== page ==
But while Hale now takes a cautious approach to expansion, he maintains that risk-taking is essential for success. “You need to experiment to come up with home runs,” he notes. “Some of the programs that have really worked were initially niches we feared getting into because we were afraid to compete with ourselves. How would moving into walking tours impact our bicycling trips? How would multisport trips impact the other offerings? But we would rather compete with ourselves and create a competitive edge than have someone else compete with us and win.”
Strengthening customer bonds
So far, Backroads is winning hands down. It is not posting the annual 20 percent growth of the late 1990s, but Backroads, with more than 80 employees in Berkeley and many more overseas, has been able to maintain revenues of nearly $40 million despite 9/11 and the economic downturn.
Still, Hale is aware that customer loyalty is only one trip deep. Although 75 percent of Backroads customers are repeats or referrals, Hale constantly looks for ways to strengthen the bond further. The company is developing advanced customized software that will enable it to analyze its database of routes, hotels and restaurants, and segment its trip offerings to an even deeper degree. “We’re more competitive, more guest-focused and more organized,” Hale says. “Folks often fail to realize what a complex service the travel business is. It isn’t that complex if you don’t go to our level of complexity, but if you don’t go to that level, you miss the boat.”
To attain that level of complexity, Hale relies on a hand-picked group of employees. He still interviews every one. Although he hasn’t led trips in quite some time, he signs up for five Backroads trips a year and samples every type of trip the company offers, from solo trips to multisport adventures to family-focused itineraries.
One crucial decision Hale made was not to go public, even though in the late 1990s initial public offerings were popping up practically every day in his neighborhood. Hale credits his colleagues in the local chapter of the Young Presidents Organization, which he joined in the wake of Backroads’ identity crisis, with steering him clear. “I received enough firsthand impressions of what going public means,” he says. “It sounds great on the surface but I’m not sure it would contribute to my lifestyle or the growth of this organization.”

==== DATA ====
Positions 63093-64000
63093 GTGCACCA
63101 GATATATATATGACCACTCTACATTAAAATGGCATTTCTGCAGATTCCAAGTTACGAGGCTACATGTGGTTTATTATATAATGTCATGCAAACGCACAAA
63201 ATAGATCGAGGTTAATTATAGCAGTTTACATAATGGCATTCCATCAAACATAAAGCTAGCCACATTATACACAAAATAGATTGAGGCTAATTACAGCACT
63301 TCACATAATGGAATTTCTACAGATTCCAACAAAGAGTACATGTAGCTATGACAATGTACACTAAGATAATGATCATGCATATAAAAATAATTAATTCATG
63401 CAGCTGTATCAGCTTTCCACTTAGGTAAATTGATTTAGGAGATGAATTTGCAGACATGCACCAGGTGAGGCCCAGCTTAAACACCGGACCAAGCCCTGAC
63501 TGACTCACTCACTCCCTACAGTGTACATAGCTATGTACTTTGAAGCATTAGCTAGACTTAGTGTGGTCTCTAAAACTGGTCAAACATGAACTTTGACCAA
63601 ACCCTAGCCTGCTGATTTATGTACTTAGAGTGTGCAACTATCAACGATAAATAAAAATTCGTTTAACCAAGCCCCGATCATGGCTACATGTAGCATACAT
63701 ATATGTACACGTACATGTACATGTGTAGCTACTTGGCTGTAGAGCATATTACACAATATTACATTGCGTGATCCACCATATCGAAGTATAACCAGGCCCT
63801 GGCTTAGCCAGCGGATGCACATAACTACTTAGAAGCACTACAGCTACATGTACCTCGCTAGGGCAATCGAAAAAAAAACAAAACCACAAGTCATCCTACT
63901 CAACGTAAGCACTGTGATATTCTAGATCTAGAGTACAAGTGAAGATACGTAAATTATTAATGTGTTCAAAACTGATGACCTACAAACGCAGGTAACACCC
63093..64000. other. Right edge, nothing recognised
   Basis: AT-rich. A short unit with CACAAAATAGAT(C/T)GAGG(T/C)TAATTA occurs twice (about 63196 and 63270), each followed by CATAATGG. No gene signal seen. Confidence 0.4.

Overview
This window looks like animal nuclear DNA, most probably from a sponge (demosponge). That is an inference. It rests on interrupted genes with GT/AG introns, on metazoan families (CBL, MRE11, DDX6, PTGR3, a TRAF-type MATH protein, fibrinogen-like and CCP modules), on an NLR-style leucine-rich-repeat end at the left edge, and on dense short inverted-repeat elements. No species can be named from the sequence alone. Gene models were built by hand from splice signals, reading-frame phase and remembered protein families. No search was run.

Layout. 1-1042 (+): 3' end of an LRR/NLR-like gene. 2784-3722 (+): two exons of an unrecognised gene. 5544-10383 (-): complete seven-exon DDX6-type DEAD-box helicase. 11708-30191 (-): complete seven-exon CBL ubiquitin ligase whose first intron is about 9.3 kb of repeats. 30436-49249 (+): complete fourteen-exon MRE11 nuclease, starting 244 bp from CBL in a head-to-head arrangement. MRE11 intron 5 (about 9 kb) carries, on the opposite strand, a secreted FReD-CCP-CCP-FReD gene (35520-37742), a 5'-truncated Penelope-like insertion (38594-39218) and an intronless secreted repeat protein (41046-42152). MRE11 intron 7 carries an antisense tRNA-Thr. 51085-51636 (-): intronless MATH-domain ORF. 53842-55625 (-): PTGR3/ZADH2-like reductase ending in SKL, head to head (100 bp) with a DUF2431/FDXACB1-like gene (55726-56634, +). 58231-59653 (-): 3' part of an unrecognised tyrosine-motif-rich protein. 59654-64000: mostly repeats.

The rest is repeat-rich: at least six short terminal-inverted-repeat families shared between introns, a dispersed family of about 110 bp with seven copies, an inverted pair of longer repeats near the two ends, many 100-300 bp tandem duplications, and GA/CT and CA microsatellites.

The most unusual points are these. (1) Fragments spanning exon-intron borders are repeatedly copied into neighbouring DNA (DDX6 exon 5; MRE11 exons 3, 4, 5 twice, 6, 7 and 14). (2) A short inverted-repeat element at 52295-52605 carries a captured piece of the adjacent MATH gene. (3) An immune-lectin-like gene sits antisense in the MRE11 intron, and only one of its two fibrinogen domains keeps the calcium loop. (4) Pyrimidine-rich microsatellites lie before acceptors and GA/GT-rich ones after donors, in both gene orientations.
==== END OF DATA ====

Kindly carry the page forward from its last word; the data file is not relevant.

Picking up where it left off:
Similarly, he has avoided the acquisitions and consolidations that have been rippling through active-travel companies as the market has matured. “It’s not about being the biggest company. It’s about how good we can be,” he says, and adds with a laugh: “That’s one of the few life lessons I didn’t have to go through to realize that I’m good where I am.”
Where he is is a very good place indeed. Backroads is not just Hale’s livelihood but his lifestyle. Now 50, he makes every day a multisport adventure, biking with his 8-year-old daughter and 19 of her friends to school in the morning or taking a run with his wife in the afternoon. And then there’s the travel. “We drag our kids all over the world,” Hale says. This summer, the family itinerary calls for biking through the Netherlands, then hopping down to France for trips through Provence and the Dordogne river valley, and ending up in Paris for the finale of the Tour de France.
These days, Hale’s greatest challenge is maintaining a balance between work and family. “When I first started Backroads, I worked 12 hours a day, 365 days a year. I loved every minute of it,” he says, “but now that I have three kids, I am much more strategic about separating work and home life. I have thought a great deal about how to structure my time to make sure I’m in balance. I don’t get pulled into excessive commitments, I do virtually nothing that I don’t want to do and I stay incredibly focused. I’m in this business as a lifestyle, not to make a ton of money. I refuse to get caught in that lack-of-balance trap that is so common to so many people in business.”
Without realizing it, Hale himself may be one of Backroads’ most powerful attractions for busy executives. He embodies their ultimate desires. As Pottruck puts it, “It’s wonderful to see a guy who got a chance to build a business out of his dream.”